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“Discourses are the stuff of meaning and meaningfulness; they constitute the ‘shape’ and

‘order’ of the world. We enact them and they enact us.” (Lankshear & Knobel, 2006, p. 71)

Particular uses of language (as discourses) do not just arise out of an ideology or social

practice but help to constitute it. Thus people’s thinking (both their ideologies and their

argumentation), their social actions and attitudes and even their very sense of self are

shaped by discourses (Morgan, 2003, p. 2)

“New media have been used for disseminating counter discourses, for mobilising

opposition, for questioning and destabilising power.” (Janks, 2012, p. 150).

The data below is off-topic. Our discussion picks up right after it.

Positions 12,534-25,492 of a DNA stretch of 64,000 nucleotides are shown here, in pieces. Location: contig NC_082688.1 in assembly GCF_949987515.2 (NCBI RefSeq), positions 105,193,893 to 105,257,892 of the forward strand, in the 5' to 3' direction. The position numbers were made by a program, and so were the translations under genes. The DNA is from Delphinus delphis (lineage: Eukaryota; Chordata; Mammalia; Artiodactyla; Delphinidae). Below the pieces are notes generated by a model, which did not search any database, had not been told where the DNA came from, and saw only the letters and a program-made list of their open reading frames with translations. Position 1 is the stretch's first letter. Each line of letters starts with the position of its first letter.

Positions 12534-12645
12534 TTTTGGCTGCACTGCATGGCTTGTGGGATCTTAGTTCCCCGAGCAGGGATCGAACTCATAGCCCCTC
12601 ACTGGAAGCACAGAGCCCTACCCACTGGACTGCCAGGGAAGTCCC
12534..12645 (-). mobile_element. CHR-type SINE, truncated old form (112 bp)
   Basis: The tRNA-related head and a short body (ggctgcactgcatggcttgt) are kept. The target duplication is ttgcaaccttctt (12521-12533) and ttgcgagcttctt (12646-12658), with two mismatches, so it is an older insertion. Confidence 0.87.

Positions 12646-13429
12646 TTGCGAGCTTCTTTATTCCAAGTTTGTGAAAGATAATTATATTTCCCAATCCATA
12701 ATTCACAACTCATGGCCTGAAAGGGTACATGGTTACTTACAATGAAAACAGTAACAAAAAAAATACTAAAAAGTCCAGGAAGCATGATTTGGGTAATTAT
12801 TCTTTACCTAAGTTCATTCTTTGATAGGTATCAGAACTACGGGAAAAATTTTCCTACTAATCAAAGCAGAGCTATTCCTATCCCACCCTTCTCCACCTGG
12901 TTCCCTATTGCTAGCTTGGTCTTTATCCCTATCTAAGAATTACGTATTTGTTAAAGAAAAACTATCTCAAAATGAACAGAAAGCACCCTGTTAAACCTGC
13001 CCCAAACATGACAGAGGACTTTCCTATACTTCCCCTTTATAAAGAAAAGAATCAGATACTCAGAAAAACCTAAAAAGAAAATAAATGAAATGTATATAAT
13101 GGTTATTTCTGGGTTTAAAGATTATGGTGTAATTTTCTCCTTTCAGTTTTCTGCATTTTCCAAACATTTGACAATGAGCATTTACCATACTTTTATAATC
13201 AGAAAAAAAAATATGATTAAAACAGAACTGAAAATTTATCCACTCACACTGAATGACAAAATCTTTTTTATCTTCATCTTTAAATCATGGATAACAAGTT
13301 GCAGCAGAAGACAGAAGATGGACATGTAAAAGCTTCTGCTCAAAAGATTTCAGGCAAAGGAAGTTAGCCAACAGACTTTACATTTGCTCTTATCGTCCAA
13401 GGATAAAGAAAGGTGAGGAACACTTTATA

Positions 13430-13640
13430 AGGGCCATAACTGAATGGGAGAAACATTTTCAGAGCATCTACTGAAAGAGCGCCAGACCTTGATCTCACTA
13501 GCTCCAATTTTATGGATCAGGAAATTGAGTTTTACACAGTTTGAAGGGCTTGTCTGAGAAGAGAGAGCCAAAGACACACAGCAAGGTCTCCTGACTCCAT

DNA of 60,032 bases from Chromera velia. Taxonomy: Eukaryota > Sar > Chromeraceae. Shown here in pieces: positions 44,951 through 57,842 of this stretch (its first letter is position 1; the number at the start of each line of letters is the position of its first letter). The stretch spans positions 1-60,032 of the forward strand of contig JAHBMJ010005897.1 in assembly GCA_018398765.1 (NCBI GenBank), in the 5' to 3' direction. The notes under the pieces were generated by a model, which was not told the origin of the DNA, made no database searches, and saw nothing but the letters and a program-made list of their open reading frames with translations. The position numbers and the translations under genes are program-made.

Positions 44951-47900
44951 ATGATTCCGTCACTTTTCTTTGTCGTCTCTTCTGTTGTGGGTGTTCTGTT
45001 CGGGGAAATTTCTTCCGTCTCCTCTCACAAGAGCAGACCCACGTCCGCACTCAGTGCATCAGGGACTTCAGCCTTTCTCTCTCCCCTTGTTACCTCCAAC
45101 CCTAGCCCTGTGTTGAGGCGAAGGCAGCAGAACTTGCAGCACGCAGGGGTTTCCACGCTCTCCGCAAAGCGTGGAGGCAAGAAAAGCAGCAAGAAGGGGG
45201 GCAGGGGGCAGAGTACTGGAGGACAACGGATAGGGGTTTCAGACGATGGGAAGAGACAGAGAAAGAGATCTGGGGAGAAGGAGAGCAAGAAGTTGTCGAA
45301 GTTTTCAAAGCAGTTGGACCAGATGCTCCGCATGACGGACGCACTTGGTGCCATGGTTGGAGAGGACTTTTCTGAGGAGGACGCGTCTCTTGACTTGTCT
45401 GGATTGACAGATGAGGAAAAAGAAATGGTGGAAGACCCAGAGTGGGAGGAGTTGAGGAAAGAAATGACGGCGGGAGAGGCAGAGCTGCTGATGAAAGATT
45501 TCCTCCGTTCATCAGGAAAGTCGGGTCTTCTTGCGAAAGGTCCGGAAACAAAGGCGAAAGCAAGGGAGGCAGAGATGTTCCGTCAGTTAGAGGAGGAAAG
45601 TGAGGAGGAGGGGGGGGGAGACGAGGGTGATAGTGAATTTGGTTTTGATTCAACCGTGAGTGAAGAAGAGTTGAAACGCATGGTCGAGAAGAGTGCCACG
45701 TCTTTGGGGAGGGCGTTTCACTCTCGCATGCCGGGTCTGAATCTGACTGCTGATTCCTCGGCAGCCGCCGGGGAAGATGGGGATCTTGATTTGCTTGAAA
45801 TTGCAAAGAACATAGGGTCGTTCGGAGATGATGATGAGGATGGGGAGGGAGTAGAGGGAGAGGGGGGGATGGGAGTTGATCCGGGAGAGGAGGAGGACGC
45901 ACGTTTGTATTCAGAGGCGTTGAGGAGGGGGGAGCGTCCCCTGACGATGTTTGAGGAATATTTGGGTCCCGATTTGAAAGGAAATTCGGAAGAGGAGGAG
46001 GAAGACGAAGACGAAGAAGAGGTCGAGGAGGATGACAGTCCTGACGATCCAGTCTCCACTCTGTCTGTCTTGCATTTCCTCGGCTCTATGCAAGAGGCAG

Power, in this sense, incltudes but goes beyond the call for institutional chnge or for

the distribution of political and economic resources; it also signifies a level of conflict and

struggle that plays itself out around the exchange of discourse and the lived experiences

that such discourse produces, mediates, and legitimates. (Giroux, 1997, p. 121).

Another major assumption here is that discourse is both a medium and a product of

power. In this sense, discourse is intimately connected with those ideological and material

forces out of which individuals and groups fashion a "voice," (Giroux, 1997, p. 121).

“Speakers and writers use the resources of grammar to design their sentences and

texts in ways that communicate their perspectives on reality, carry out various social

activities, and allows them to enact different social identities” (Gee, 2005, p. 5)